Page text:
Types of turfgrasses

Lawn grasses are described as ‘cool-season’ or ‘warm-season’ based on their responses to air and soil temperatures. Both types can be grown here but because neither performs well, choosing locally-adapted varieties and following good cultural practices is important for minimizing problems.

Grass characteristic Cool-season Warm-season
Best grasses for Orange County tall fescue
fine fescue
Kentucky bluegrass
annual ryegrass
perennial ryegrass
Optimum growth


Growth stops due to heat
 shoot — air temperature
 root — soil temperature, top 4″


Growth stops due to cold


Low temperature kill possible if temp drops rapidly below 20°F 25°F

Source: Carolina Lawns

Choosing a turfgrass

Because we reside in the ‘transition zone’ where neither warm- nor cool-season grasses are happy, a good approach is to plant different turfgrasses in each microclimate of your yard. Cool-season grasses are probably the best choice for a north facing slope or light shade. Warm-season grasses should be considered for a hot southern or western exposure, especially if there is a slope. Note that warm-season grasses like hybrid Bermuda and zoysia require 50–75% less water for optimal appearance and are significantly more drought-tolerant than cool-season grasses. Before purchasing a grass, consider the desired tolerance for shade, heat, cold, and wear; appearance (including during dormancy); fertilizer and mowing requirements; and ease and rapidity of establishment.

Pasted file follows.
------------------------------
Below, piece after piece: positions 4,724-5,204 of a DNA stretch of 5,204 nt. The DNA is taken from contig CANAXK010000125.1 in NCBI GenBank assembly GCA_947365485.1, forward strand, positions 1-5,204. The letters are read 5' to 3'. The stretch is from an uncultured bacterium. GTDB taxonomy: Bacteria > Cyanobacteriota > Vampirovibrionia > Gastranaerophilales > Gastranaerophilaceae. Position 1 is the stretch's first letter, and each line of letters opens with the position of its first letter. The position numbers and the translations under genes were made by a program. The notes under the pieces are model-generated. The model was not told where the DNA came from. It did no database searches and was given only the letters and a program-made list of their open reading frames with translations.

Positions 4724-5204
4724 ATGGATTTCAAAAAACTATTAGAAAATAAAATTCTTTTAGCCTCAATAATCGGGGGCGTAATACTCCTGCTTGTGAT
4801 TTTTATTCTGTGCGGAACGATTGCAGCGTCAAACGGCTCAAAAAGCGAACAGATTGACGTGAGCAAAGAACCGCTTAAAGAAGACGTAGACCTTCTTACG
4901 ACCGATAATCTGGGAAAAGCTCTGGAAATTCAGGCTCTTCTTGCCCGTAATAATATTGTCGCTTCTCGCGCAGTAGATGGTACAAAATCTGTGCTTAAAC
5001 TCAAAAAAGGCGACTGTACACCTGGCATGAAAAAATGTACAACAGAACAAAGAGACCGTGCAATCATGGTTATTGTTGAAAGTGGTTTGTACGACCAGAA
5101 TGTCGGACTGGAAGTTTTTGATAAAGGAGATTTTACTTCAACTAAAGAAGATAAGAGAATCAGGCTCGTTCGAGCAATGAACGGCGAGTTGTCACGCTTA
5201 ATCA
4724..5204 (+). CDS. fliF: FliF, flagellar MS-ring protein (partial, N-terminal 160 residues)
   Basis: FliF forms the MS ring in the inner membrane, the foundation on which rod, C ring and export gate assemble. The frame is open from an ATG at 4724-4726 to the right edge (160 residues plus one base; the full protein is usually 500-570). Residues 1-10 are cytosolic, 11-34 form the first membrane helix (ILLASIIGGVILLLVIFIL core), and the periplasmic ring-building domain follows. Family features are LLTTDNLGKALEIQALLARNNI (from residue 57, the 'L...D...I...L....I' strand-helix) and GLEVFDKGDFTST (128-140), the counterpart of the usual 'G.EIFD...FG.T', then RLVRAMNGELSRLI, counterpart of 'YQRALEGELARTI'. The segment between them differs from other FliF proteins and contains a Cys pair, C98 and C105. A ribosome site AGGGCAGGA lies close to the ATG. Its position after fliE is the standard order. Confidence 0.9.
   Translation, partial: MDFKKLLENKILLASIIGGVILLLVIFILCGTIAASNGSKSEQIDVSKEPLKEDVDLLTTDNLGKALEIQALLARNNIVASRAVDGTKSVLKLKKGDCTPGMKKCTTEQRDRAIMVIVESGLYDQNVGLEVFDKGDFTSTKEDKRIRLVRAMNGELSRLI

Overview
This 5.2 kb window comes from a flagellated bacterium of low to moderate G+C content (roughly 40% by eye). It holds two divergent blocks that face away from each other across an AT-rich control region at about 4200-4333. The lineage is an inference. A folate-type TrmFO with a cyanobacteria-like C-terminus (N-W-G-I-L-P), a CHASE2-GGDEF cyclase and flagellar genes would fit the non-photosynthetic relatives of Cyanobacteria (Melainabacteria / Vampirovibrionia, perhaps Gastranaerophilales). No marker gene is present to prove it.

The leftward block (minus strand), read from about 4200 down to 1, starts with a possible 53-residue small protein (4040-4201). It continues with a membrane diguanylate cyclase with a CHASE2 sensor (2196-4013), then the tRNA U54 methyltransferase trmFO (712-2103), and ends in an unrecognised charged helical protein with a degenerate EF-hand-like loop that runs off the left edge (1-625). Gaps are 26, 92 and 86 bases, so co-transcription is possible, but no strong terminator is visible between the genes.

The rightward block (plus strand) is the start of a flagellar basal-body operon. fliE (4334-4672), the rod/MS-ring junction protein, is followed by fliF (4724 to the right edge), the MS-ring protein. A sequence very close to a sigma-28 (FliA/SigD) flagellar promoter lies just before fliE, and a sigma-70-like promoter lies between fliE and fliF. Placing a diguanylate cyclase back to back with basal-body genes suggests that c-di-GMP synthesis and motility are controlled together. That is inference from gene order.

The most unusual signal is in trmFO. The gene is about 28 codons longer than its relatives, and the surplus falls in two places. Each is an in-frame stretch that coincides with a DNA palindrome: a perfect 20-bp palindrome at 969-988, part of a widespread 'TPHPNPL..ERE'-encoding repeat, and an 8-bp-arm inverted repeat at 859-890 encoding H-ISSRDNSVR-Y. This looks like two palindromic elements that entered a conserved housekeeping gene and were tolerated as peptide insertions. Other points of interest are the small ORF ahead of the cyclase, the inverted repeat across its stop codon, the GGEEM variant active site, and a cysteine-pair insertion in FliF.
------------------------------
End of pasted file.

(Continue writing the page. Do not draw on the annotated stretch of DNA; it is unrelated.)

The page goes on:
Of the the cool-season grasses (Kentucky bluegrass, tall fescue, fine fescue), tall fescues are the best-suited to our area. Newer tall fescue varieties may be better choices because the open, upright habit of older varieties like Kentucky 31 tend to permit crabgrass invasion. The slower-growing, dwarf-type tall fescue varieties, especially Bonsai, also are susceptible to crabgrass invasion. Let NC CES help you to select the right lawn grass.

U Minn SULIS Selecting Cool Season Lawn Grasses